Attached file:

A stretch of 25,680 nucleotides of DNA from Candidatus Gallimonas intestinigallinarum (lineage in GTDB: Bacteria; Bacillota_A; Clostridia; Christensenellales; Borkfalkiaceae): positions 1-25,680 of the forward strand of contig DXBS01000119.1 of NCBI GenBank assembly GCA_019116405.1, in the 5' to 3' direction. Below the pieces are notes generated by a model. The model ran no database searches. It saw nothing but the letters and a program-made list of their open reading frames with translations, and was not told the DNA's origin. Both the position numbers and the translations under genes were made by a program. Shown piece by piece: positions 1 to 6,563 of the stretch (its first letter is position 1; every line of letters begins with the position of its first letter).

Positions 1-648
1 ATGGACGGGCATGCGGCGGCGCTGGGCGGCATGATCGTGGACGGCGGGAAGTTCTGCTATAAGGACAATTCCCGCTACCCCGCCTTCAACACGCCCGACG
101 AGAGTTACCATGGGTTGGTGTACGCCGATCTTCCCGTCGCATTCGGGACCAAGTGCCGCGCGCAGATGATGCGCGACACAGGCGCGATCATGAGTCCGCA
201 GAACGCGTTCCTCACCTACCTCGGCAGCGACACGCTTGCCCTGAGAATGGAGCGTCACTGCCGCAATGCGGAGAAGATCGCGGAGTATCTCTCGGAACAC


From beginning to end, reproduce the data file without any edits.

A stretch of 25,680 nucleotides of DNA from Candidatus Gallimonas intestinigallinarum (lineage in GTDB: Bacteria; Bacillota_A; Clostridia; Christensenellales; Borkfalkiaceae): positions 1-25,680 of the forward strand of contig DXBS01000119.1 of NCBI GenBank assembly GCA_019116405.1, in the 5' to 3' direction. Below the pieces are notes generated by a model. The model ran no database searches. It saw nothing but the letters and a program-made list of their open reading frames with translations, and was not told the DNA's origin. Both the position numbers and the translations under genes were made by a program. Shown piece by piece: positions 1 to 6,563 of the stretch (its first letter is position 1; every line of letters begins with the position of its first letter).

Positions 1-648
1 ATGGACGGGCATGCGGCGGCGCTGGGCGGCATGATCGTGGACGGCGGGAAGTTCTGCTATAAGGACAATTCCCGCTACCCCGCCTTCAACACGCCCGACG
101 AGAGTTACCATGGGTTGGTGTACGCCGATCTTCCCGTCGCATTCGGGACCAAGTGCCGCGCGCAGATGATGCGCGACACAGGCGCGATCATGAGTCCGCA
201 GAACGCGTTCCTCACCTACCTCGGCAGCGACACGCTTGCCCTGAGAATGGAGCGTCACTGCCGCAATGCGGAGAAGATCGCGGAGTATCTCTCGGAACAC